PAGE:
The greater flamingos (Phoenicopterus roseus) are the largest member of the flamingo family and they are the most widespread. They stand at 1.5 m (5 ft) tall, they have a wingspan between 1.4 and 1.7 m (4.5 – 5.5 ft) and they weigh up to 4 Kgs (8.75 lbs). It is found in Africa, on the Indian subcontinent, in the Middle East, and in southern Europe. The greater flamingo was described by Peter Simon Pallas in 1811. It was previously thought to be the same species as the American flamingo (Phoenicopterus ruber), but because of coloring differences of its head, neck, body, and bill, the two flamingos are now most commonly considered separate species. The greater flamingo has no subspecies.
Greater flamingos are likely to be the only tall, pink bird in any given locale. They also have long, lean, curved necks and black-tipped bills with a distinctive downward bend. Their bent bills allow them to feed on small organism’s plankton, tiny fish, fly larvae, and the like. The greater flamingo is the largest living species of flamingo, averaging 110–150 cm (43–59 in) tall and weighing 2–4 kg (4.4–8.8 lb). The largest male flamingos have been recorded at up to 187 cm (74 in) tall and 4.5 kg (9.9 lb). In muddy flats or shallow water, they use their long legs and webbed feet to stir up the bottom. They then bury their bills, or even their entire heads, and suck up both mud and water to access the tasty morsels within. A flamingo’s beak has a filter-like structure to remove food from the water before the liquid is expelled. Greater Flamingos have a loud, deep honking call that is similar to that of a goose. They call loudly during courtship but they have a quieter call while they are feeding. They produce one chalky white egg that is laid on a mud mound in shallow water. The nest of each pair is situated approximately 1.5 m (4.9 ft) from neighboring nests so the chick remains safe from other breeding pairs. Both parents incubate the egg which takes 27 – 31 days to hatch. They will defend their nest during the breeding season, otherwise, they are non-territorial. After the chick first hatches they are fed a substance called “crop milk” which comes from the parents’ upper digestive tract. Either parent can feed the chick this way and other flamingos can act as foster feeders. When the chicks are old enough to walk they gather together in creches that are watched over by a few adult birds. By the time young flamingos reach 2 – 3 years of age, they will have gained their full adult plumage.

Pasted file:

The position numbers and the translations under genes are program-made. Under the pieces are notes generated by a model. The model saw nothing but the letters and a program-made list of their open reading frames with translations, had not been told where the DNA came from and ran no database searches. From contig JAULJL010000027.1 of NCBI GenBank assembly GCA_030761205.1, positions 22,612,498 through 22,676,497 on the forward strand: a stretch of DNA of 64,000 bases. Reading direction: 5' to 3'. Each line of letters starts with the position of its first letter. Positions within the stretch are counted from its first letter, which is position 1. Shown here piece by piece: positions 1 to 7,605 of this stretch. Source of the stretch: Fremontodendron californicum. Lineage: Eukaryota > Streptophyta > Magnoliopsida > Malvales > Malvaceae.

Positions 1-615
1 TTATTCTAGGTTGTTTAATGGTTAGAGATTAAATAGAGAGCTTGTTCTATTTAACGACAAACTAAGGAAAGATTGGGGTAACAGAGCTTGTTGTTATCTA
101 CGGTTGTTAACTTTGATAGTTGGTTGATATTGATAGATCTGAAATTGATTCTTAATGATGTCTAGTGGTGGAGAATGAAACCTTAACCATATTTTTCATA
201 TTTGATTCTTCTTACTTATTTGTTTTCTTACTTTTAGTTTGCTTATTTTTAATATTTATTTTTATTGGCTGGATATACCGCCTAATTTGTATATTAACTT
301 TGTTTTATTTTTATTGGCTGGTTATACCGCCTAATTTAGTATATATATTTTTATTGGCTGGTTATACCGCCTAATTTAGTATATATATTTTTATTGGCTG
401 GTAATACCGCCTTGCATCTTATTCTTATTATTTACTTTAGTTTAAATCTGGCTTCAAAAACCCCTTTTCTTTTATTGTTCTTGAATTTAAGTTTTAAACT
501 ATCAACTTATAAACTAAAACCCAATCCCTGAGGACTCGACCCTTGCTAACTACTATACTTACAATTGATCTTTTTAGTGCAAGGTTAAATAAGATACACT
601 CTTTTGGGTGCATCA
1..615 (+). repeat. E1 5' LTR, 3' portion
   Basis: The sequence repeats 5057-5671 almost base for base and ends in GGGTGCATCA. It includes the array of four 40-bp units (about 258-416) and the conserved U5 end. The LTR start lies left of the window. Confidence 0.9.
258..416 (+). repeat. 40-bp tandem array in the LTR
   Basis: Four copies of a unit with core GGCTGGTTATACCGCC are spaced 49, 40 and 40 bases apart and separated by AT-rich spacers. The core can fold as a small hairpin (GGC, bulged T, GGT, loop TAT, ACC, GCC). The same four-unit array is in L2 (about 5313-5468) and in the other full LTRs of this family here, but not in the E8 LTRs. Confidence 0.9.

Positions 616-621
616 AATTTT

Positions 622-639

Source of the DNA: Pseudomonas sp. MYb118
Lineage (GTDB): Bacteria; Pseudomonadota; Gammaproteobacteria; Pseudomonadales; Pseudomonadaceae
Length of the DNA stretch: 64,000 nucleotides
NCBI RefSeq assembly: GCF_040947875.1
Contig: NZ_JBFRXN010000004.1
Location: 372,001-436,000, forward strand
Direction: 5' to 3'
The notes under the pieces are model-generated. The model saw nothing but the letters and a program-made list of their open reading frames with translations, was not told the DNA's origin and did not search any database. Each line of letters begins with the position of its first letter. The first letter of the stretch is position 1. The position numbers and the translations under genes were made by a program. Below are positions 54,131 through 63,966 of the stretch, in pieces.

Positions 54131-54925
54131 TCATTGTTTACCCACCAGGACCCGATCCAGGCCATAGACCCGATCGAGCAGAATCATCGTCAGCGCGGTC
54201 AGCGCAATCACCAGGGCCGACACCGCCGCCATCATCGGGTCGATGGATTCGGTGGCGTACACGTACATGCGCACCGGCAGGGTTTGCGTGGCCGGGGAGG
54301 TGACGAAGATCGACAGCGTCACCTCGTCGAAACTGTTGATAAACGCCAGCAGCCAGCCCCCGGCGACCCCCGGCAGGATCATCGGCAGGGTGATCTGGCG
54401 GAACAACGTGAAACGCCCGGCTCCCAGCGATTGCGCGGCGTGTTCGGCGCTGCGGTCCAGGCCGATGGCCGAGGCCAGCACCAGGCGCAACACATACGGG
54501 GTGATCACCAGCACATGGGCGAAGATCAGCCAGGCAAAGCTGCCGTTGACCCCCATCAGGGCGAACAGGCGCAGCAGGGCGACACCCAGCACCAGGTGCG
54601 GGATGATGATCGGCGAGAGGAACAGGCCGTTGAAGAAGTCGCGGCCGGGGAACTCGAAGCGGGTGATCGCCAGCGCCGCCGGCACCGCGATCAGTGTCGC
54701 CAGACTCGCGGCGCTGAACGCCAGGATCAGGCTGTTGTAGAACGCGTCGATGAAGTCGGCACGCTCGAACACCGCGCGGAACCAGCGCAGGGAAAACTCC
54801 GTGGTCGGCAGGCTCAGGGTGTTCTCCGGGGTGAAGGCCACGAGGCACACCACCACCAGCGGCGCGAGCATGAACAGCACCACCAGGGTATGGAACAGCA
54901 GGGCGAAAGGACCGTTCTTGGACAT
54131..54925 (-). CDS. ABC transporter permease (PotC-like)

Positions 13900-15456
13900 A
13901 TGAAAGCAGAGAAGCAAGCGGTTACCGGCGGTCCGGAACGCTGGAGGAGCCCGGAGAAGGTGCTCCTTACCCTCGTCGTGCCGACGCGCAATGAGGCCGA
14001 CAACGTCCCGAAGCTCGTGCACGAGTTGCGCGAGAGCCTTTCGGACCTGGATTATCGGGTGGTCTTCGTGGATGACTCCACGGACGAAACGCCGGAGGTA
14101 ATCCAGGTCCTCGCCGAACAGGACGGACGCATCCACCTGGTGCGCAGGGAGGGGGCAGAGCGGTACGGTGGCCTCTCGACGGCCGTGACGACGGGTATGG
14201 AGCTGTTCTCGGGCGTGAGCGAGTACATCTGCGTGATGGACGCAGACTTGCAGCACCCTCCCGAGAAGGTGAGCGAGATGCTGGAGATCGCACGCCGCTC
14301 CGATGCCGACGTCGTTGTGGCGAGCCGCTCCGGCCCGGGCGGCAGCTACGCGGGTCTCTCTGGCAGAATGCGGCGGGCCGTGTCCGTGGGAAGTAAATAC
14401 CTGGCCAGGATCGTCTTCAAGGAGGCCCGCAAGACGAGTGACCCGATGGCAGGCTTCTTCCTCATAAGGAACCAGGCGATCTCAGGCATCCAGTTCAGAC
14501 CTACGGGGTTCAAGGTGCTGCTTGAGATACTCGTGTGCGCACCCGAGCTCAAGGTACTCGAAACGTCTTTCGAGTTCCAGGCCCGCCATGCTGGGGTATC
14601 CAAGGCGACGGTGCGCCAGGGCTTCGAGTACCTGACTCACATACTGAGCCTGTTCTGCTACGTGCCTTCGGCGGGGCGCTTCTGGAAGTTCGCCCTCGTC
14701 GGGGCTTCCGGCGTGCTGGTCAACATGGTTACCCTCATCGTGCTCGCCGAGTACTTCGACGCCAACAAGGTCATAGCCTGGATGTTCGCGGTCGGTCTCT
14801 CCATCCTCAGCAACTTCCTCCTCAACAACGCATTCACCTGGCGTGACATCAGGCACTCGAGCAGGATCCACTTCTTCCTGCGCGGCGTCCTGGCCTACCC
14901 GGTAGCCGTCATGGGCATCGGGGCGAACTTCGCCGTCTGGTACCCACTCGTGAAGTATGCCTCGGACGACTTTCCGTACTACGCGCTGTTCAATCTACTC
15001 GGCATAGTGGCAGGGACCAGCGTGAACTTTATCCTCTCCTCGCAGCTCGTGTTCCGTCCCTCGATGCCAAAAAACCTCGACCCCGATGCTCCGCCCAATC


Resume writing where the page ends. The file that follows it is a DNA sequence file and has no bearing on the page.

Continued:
Greater Flamingos are found in both freshwater and saltwater habitats of Central and South America, the Caribbean, southwest Europe, Asia, and Africa. They live on lakes, estuaries, and lagoons and Greater Flamingos that live outside the tropics often migrate to warmer climates for the winter months. They live in colonies but this range vastly in size. They can consist of thousands of birds, but in some areas such as the Galapagos Islands, they may only consist of a few dozen birds. The greater flamingo resides in mudflats and shallow coastal lagoons with saltwater. Using its feet, the bird stirs up the mud and then sucks water through its bill and filters out small shrimp, seeds, blue-green algae, microscopic organisms, and mollusks. The greater flamingo feeds with its head down, and its upper jaw is movable and not rigidly fixed to its skull. Like all flamingos, this species lays a single chalky-white egg on a mud mound. The typical lifespan in captivity, according to Basel Zoo, is over 60 years. In the wild, the average lifespan is 30 – 40 years. The male is bigger than the female, and juveniles have a gray-brown coloration, with some pink on their underparts, tail, and wings, with the legs and beak being mainly brown.